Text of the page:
Top-Rated Tourist Attractions in Faro, Portugal
Faro View slideshowThe busy industrial town and port of Faro (altitude: sea level), chief town of its district in the south of Portugal, lies at the north end of a lagoon dotted with saltpans and islands.
Fruit, cork and fish are shipped out through its small, sheltered harbor. Its airport (7km/4.5mi southwest) has made it the focal point of the whole of the Algarve's tourist trade, especially since a new, three million passenger capacity terminal was opened. Despite the nearby beaches Faro is no holiday resort as such, and its immediate vicinity is lacking in comfortable hotels with adequate grounds. A devastating earthquake in 1755 robbed this originally Moorish city of many of its major buildings but the center is quite inviting, with many 18th and 19th C. houses.The main attraction of any stay in Faro is its good shopping. Some of the smaller streets in the center around the Rua de Santo António, east of the Praça de Dom Francisco Gomes, have been made pedestrian precincts and offer plenty of restaurants and cafes to relax in.
Praça de Dom Francisco Gomes
The Praça de Dom Francisco Gomes to the northeast of the harbor is a good starting point for a tour of Faro. The obelisk erected in 1910 commemorates the diplomat Ferreira d'Almeida, who was born in Faro and who, during his period of office as minister of naval affairs, founded a naval college and promoted the fishing industry.
Jardim Manuel Bivar
Peace and quiet can be enjoyed in the Jardim Manuel Bivar, to the south of the square. This garden with its attractive flower beds, tall palms and jacaranda trees is a favorite haunt of the elder citizens of Faro who sit here and watch the world go by. On the east side of the park stands the Igreja da Misericórdia, a 14th C. church that was restored after the 1755 earthquake.
Arco da Vila
At the south end of the Jardim Manuel Bivar stands the Arco da Vila, an arched gateway built by the architect Francisco Xavier Fabri, surmounted by a bell tower and a statue of Faro's patron saint, St Thomas Aquinus. Through the gateway lies the very attractive historical center of Faro, part of which is still surrounded by a 13th C. wall.
The center of the Old Town of Faro is dominated by the Cathedral. Large parts of the originally Gothic church were destroyed in the 1755 earthquake and rebuilt later; of the original building only the tower and a south window remain. Overall, the cathedral presents elements of Gothic, Renaissance and Baroque.The pleasing interior is light and almost basilica like. The nave has three aisles separated almost imperceptibly from one another by three slender pillars. Above the choir is a coffered barrel vaulted ceiling. The Capela de Santo Lenho to the right of the chancel contains the tomb of António Pereira da Silva, Bishop of the Algarve from 1704 to 1715.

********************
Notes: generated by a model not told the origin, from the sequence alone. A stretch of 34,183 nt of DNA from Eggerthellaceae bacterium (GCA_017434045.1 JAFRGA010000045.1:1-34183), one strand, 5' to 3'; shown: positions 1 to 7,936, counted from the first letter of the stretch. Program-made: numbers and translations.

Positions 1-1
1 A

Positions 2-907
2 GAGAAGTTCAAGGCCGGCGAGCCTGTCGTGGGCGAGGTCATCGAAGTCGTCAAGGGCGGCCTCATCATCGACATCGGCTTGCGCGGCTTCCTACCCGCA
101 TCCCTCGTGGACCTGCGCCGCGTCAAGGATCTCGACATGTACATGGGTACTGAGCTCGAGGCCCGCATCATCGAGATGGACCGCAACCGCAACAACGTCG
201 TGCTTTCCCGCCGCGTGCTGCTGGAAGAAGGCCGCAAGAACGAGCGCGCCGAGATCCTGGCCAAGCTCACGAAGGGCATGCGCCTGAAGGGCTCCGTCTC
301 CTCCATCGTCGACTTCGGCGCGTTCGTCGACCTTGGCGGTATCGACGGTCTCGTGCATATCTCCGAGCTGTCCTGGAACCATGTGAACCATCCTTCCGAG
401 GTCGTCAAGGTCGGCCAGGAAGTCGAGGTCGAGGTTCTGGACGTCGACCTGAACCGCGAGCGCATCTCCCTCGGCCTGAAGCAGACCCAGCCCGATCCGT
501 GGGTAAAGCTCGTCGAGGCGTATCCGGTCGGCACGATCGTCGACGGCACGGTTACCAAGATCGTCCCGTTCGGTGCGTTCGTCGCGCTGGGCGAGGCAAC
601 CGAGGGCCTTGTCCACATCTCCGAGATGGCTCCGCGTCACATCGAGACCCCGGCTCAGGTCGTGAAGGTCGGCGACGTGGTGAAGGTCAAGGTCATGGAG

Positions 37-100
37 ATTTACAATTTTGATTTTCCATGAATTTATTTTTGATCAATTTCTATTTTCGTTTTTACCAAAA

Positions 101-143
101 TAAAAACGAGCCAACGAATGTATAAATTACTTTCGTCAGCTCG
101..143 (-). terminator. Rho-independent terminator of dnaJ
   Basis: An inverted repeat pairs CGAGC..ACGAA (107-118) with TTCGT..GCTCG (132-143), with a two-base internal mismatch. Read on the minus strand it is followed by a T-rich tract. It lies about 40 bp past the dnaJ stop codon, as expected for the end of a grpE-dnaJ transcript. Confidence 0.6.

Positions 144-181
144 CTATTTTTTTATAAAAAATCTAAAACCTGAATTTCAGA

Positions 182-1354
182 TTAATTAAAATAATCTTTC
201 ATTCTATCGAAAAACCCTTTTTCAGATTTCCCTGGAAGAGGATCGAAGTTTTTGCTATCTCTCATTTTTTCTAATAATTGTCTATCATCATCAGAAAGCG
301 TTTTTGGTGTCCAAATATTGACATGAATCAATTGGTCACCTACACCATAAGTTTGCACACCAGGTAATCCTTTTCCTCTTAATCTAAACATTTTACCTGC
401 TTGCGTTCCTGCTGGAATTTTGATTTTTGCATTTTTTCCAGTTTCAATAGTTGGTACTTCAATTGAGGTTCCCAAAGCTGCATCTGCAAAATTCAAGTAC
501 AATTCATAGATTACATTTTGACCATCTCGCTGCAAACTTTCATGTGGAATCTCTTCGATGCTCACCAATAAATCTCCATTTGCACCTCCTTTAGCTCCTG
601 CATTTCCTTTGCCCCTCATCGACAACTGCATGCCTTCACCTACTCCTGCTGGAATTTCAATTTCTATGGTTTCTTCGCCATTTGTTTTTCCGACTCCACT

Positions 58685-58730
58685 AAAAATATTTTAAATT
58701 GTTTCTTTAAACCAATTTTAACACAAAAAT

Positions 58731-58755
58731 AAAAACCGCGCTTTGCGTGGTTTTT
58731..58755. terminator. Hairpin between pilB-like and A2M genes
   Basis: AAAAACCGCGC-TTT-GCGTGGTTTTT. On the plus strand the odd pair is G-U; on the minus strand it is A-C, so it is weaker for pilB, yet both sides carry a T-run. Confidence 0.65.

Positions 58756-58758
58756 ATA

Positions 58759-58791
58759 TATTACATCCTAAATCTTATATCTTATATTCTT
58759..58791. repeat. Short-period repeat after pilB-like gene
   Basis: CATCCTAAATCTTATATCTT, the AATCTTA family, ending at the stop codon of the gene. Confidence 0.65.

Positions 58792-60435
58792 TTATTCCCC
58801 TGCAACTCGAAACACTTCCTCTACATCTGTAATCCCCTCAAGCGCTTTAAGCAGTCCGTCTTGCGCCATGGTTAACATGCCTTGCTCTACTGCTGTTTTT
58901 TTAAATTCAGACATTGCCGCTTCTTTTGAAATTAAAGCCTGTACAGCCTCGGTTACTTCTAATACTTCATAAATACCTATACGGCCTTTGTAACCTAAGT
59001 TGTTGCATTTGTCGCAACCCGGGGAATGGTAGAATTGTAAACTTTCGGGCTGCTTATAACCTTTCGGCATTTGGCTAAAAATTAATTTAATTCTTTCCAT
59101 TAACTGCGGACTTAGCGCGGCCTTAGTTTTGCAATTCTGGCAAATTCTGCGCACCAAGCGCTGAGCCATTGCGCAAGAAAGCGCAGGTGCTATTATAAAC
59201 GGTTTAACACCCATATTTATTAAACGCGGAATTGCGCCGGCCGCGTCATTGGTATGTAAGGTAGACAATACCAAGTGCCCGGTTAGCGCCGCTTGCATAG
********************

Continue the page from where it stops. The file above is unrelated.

In the square in front of the cathedral, the Largo Sé, stand the town hall (Câmara Municipal) and the Bishop's Palace (Paço Episcopal). The long west wing was added to the original building in the 18th C.
A few hundred meters south of the Cathedral, on the Praça Afonso III, stands the Archeological Museum, housed in the former convent of Nossa Senhora da Assunçao, a house of St Clare founded in 1518. In addition to the exhibits (especially finds from Milreu), the two story cloister is particularly worthy of attention. Other rooms grouped around the cloister house the private collection of the diplomat and art lover Ferreira d'Almeida, including mainly 19th C. paintings but also portraits, silver and glass.
Igreja de Sao Francisco
The church of St Francis, on the spacious Largo de Sao Francisco, is reached through the Arco de Repouso. The 17th C. church once formed part of a Franciscan convent, now occupied by the military.
Museum of Regional Ethnography
The Museum of Regional Ethnography, just north of the Franciscan church, affords an insight into the way of life and folk art of the local people.
Address: Praça da Liberdade, 2, 8000-164 Faro, Portugal
The harbor commander's office in the north of the harbor houses a Maritime Museum. The exhibits provide a background to seafaring and fishing in the Algarve.
Igreja de Sao Pedro
To the northeast of the Museu Maritimo the church of St Peter stands on the Sao Pedro (St Peter's) Square. It is dated originally from the 16th C.